Domain Admin is one of the highest privilege levels you can have on a Windows Network. Its has all of the access of local admin. Out of the box the Domain Admin will never get the “Access Denied (5)” message. If it does it can correct the problem by granting itself access. Domain Admin grants all sorts of outrageous permissions and should be highly reserved. Remotely manage the firewall service on a computer and allow remote control. Shutdown -m \computername /f /r /t 000 to reboot a computer on your domain remotely. Remotely terminate or initialize any process of your liking. Full access to all filesystems….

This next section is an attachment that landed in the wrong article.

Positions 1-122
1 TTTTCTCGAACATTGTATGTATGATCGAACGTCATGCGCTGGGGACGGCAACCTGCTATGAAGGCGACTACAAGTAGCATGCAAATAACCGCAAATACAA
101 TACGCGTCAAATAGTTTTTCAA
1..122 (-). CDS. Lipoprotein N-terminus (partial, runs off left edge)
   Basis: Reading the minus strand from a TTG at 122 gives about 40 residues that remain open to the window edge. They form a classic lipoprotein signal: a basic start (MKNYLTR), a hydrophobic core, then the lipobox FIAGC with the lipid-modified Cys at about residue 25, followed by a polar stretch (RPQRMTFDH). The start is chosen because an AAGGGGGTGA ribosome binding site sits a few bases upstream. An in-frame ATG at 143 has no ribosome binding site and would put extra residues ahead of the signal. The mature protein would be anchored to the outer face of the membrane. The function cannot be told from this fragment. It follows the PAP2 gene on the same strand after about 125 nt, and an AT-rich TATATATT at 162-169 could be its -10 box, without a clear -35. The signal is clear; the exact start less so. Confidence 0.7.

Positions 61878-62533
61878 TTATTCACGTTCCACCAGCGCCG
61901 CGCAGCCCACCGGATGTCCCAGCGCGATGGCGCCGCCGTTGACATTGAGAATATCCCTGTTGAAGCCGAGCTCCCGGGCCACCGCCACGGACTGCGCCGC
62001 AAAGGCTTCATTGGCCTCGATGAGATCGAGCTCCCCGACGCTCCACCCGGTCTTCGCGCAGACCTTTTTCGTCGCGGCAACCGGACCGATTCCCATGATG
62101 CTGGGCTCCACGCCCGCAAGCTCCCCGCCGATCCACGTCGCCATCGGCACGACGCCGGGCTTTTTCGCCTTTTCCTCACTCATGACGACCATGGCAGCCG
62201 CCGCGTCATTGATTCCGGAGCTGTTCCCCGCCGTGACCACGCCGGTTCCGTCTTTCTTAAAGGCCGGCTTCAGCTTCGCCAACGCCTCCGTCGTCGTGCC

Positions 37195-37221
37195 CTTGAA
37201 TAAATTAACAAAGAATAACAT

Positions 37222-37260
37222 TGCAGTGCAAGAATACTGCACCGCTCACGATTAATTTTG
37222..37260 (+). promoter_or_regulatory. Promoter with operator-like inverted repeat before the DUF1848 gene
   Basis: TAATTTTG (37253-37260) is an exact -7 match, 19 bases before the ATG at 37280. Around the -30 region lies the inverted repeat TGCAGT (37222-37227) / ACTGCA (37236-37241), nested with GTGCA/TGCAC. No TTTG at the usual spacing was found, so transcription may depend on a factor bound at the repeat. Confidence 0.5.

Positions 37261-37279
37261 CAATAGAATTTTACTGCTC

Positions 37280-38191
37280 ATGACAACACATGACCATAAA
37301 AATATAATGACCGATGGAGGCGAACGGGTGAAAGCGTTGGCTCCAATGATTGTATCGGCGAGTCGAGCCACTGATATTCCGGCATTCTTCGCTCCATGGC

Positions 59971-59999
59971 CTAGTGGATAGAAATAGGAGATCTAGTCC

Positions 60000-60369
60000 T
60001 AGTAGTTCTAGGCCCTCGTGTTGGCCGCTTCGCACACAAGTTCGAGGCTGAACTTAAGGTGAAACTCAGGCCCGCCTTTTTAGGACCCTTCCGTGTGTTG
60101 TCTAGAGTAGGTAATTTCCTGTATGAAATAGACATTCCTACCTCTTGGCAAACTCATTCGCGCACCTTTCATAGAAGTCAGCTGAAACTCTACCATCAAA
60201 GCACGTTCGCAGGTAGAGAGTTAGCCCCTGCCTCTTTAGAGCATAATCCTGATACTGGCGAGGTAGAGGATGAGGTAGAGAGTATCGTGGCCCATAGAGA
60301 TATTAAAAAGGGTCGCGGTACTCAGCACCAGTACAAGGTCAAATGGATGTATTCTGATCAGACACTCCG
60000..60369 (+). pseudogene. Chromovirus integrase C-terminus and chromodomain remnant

In a penetration test, compromising a domain admin account is on of the last checkpoints. The ability to log in as one of these accounts means all doors are open you just need to walk through them to retrieve anything of your desiring.
Ideally you don’t want to log onto workstations with a domain admin account. If your network has password caching turned on you can run a program called cachedump and get the hash of any account that has logged on locally.
After you have the hash, using a program with the proper set of rainbow tables can crack weak passwords in seconds and strong passwords in minutes.
Also, dumping LSA secrets on a SQL server can generally give you domain admin access. If not domain admin access, the SQL service account generally has a handful of privileges you wouldn’t want anyone on your network to have.